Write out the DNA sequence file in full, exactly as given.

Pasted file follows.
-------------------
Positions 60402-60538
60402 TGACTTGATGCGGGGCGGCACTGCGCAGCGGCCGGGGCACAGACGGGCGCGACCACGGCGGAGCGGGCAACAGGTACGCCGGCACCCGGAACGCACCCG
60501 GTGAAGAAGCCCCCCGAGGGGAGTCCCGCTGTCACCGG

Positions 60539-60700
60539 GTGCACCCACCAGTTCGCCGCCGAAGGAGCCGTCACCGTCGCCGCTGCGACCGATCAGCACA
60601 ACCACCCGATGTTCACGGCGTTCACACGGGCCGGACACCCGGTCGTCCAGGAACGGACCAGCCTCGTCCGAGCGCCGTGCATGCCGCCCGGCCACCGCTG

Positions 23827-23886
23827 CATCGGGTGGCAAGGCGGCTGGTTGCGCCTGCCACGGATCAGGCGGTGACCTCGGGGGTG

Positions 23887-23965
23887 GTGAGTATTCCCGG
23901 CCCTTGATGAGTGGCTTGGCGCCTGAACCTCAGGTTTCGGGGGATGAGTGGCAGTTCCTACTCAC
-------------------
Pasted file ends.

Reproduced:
Positions 60402-60538
60402 TGACTTGATGCGGGGCGGCACTGCGCAGCGGCCGGGGCACAGACGGGCGCGACCACGGCGGAGCGGGCAACAGGTACGCCGGCACCCGGAACGCACCCG
60501 GTGAAGAAGCCCCCCGAGGGGAGTCCCGCTGTCACCGG

Positions 60539-60700
60539 GTGCACCCACCAGTTCGCCGCCGAAGGAGCCGTCACCGTCGCCGCTGCGACCGATCAGCACA
60601 ACCACCCGATGTTCACGGCGTTCACACGGGCCGGACACCCGGTCGTCCAGGAACGGACCAGCCTCGTCCGAGCGCCGTGCATGCCGCCCGGCCACCGCTG

Positions 23827-23886
23827 CATCGGGTGGCAAGGCGGCTGGTTGCGCCTGCCACGGATCAGGCGGTGACCTCGGGGGTG

Positions 23887-23965
23887 GTGAGTATTCCCGG
23901 CCCTTGATGAGTGGCTTGGCGCCTGAACCTCAGGTTTCGGGGGATGAGTGGCAGTTCCTACTCAC